Chemical durability of commercial silicate glasses and the impact of surface treatments

Chemical durability of commercial silicate glasses and the impact of surface treatments

Léa Brunswic* 1, Frédéric Angeli 1,Thibault Charpentier 2, Stéphane Gin 1, Laurent Gautron 3, Eric van Hullebusch 4, Mariona Tarragó 4, Daniel Neuville 4, Xavier Capilla 5, Daniel Coillot 6, Ilyes Ben Kacem 7, Justine Fenech 8, Johann Brunie 9

1 CEA, DES, ISEC, DPME, Université de Montpellier, Marcoule, France
2 NIMBE, CEA, CNRS, Université Paris-Saclay CEA Saclay F-91191 Gif-sur-Yvette, France
3 Laboratoire Géomatériaux et Environnement, Université Gustave Eiffel, 5 Bd Descartes 77454 Champs-sur-Marne, Marne-la-Vallée Cedex 02, France
4 Université Paris Cité, Institut de Physique du Globe de Paris, CNRS, F-75005, Paris, France
5 Fédération du verre et du cristal, 114 rue de la Boétie, 75008 Paris
6 Manufacture Baccarat, 54120 Baccarat, France
7 Arc France, 104 avenue du Général de Gaulle, 62510 Arques, France
8 Pochet du Courval, lieu dit Guimerville, 76340 Hodeng au Bosc, France
9 Pyrex, 85 Allée des Maisons Rouges, 36000 Châteauroux, France

Given the present regulatory framework (REACH, Food Contact Materials EU Directives), understanding the mechanisms of glass alteration is increasingly required to guarantee the safe use of daily glassware over their lifetime. A major comprehensive study of a wide range of commercial glass compositions has been pursued on five types of silicate glasses from four major French glass manufacturers. The investigated glasses, lead crystal glass (fine glassware), soda lime glass (containers for the food and cosmetic industries), borosilicate glass (cooking dishes), barium glass (tableware) and opal crystallized glass (tableware) are all bestseller products. A single alteration procedure was used in this work to offer a wide comparison of these glass articles.

Glass alteration experiments were carried out for 3 years in acetic acid (4 % vol.), the reference medium for food contact alteration, imposing a pH of 2.4, at a temperature of 70 °C. It was demonstrated that although the polymerization degree of the glassy network varied between the different glasses, the rate of hydrolysis, determined from the leaching of Si remained similar for all. However, it appears that the structure of the silicate network is strongly correlated with the leaching of Na, considered as a tracing element of alteration. The altered depths of Na ranged between a few tens of nanometres for borosilicate, the most polymerized glass, to a few microns for lead crystal, less polymerized. The retention of lead was effective after 56 days of alteration and lasted until the end of the experiment, explained by the local recondensation of the glassy network. The alteration mechanisms of opal glass (including NaF, BaF₂ and CaF₂ crystals) were different between powder and slab samples highlighting the heterogeneity of the distribution of crystals depth-wise in glass plates, although the hydrolysis rate of the powder was similar to the one measured in fully vitreous glasses.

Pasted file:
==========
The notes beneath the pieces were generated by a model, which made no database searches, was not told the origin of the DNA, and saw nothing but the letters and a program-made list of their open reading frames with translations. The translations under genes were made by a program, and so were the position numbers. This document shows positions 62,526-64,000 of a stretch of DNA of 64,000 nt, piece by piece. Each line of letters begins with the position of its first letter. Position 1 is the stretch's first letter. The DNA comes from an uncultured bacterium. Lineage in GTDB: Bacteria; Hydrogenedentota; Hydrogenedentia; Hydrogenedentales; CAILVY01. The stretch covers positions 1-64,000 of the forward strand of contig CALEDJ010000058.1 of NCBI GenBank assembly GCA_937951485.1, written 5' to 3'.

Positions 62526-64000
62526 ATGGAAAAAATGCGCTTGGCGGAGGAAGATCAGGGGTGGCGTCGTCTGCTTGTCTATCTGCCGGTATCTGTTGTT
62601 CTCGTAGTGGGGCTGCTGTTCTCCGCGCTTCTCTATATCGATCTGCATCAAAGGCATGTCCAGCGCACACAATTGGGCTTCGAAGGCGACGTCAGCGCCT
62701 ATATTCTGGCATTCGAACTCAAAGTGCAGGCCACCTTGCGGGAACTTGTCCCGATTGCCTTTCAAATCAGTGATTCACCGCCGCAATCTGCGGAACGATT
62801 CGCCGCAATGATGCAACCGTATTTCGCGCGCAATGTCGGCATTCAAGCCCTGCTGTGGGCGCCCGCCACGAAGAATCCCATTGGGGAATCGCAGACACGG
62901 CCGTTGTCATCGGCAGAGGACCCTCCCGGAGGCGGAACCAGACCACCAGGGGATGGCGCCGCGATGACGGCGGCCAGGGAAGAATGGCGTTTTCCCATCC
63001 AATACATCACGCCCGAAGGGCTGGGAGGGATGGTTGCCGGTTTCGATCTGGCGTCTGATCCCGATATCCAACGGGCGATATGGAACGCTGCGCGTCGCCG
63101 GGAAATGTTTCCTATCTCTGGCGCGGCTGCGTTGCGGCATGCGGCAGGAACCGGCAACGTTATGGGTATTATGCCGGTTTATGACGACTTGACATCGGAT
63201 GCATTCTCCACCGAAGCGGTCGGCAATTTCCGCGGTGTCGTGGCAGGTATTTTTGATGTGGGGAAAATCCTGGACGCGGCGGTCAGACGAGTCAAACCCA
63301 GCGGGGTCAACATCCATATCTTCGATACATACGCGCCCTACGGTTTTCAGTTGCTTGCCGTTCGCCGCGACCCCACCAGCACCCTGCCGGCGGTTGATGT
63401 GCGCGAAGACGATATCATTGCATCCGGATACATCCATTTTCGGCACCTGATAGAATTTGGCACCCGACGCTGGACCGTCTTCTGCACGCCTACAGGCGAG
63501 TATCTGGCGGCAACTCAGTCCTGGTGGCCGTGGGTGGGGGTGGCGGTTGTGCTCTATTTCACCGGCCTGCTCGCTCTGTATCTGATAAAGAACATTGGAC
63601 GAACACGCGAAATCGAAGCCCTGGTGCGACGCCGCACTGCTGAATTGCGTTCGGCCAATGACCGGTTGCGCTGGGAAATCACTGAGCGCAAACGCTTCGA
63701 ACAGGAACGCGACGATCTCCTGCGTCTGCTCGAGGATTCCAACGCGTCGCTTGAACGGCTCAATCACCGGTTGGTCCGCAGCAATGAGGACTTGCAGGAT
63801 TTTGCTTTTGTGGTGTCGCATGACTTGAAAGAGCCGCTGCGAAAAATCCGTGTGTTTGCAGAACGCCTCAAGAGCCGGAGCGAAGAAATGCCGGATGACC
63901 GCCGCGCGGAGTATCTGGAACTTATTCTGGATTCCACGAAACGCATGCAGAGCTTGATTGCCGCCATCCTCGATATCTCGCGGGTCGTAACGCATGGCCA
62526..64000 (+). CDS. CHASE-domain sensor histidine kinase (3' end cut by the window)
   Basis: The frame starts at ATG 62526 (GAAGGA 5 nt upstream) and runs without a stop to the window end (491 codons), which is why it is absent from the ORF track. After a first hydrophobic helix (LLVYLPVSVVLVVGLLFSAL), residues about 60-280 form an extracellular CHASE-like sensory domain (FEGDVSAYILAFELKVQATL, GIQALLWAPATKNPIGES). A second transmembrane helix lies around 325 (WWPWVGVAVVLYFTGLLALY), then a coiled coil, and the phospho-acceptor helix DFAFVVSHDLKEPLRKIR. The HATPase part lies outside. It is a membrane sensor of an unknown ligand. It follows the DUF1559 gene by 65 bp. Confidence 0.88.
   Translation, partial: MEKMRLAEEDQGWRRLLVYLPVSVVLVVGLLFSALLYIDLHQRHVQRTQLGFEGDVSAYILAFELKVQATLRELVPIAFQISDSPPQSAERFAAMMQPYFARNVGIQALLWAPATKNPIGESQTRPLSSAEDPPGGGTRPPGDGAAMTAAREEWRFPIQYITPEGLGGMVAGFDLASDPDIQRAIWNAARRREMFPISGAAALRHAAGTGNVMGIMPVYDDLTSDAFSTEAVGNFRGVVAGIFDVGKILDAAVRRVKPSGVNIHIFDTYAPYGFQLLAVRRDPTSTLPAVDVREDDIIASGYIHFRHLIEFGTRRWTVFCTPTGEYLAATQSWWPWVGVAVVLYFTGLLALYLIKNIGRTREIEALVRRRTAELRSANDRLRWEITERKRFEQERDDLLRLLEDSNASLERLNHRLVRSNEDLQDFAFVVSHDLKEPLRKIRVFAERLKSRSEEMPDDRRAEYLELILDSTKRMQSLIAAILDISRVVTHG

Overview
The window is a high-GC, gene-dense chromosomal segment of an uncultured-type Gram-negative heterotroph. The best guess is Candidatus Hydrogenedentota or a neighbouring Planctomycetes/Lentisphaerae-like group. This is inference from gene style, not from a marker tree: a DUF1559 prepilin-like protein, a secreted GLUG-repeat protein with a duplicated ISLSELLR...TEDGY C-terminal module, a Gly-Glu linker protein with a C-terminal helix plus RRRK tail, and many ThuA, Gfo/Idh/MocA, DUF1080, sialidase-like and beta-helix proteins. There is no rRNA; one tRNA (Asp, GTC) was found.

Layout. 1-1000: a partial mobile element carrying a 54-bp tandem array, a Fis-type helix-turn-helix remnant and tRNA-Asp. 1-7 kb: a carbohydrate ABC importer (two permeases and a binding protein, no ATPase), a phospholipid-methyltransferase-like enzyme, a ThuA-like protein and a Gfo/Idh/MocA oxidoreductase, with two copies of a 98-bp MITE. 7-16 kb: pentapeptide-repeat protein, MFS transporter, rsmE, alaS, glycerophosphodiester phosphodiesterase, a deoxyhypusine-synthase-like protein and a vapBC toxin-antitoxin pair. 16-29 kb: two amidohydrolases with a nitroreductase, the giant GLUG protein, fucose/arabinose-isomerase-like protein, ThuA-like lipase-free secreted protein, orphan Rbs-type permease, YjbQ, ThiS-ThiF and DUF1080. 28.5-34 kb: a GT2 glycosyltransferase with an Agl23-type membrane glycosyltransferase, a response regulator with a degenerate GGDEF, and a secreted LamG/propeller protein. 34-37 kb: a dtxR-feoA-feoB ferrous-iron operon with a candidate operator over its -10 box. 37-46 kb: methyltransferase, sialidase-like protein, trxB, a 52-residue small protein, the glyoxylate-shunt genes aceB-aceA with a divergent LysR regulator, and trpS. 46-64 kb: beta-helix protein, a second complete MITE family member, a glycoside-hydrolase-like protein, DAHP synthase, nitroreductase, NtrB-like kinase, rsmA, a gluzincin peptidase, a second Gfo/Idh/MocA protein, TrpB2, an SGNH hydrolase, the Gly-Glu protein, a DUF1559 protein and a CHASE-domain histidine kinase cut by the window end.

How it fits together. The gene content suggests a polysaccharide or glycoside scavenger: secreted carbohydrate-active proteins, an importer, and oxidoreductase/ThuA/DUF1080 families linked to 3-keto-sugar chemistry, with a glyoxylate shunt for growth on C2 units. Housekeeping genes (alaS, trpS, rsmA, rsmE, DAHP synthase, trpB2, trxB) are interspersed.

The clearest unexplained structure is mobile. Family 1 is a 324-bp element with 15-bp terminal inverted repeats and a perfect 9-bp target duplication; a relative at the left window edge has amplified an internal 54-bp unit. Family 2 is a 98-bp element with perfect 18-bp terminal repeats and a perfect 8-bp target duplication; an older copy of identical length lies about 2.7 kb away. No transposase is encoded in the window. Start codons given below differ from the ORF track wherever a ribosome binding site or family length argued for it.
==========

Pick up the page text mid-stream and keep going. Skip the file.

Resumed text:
Another part of this work focused on the impact of surface treatments of industrial interest on glass durability on commercial treated glass slabs. Five surface treatments were selected, three chemical deposits of oxide layers: SnO₂, TiO₂, and SiO₂ as well as two acidic attacks: SO₂ dealkalization and acid polishing, which were applied on each of the five investigated glass compositions. Glass surface characterizations pointed out some changes with different impacts on the alteration behaviour observed for 1.3 years. The unique data collected shows significant reduction of long-term lead leaching, especially in the case of SO₂ dealkalized lead crystal glass. Beneficial effect towards the retention of Ba in Ba-containing glasses was also determined but these surface treatments showed poor interest for borosilicate, as their mechanism relies on the reduction of the interdiffusion rate, while borosilicate’s alteration is controlled by hydrolysis.

Finally, the impact of chromium, added as a colorant in lead crystal, has been investigated because of the high toxicity of hexavalent chromium for human health. Major changes on the leaching of lead crystal glass induced by the presence of Cr were uncovered, even at very low concentrations (Cr < 0.03 mol%). Increasing Cr concentrations demonstrated a dual beneficial effect on lead crystal chemical durability by reducing the leaching of Pb and increasing the polymerization of the silicate network. Both observations were rationalized by the specific insertion of Cr in certain glass domains. Additionally, chromium was never found under its hexavalent form in the pristine nor altered glasses under experimental uncertainties, nor available in solution.

The confrontation of results from local and global scales allowed establishing a referential for the alteration of commercial glasses in acid medium, unfolding the links between structure and alteration for these compositions and highlighting the effects of surface treatments.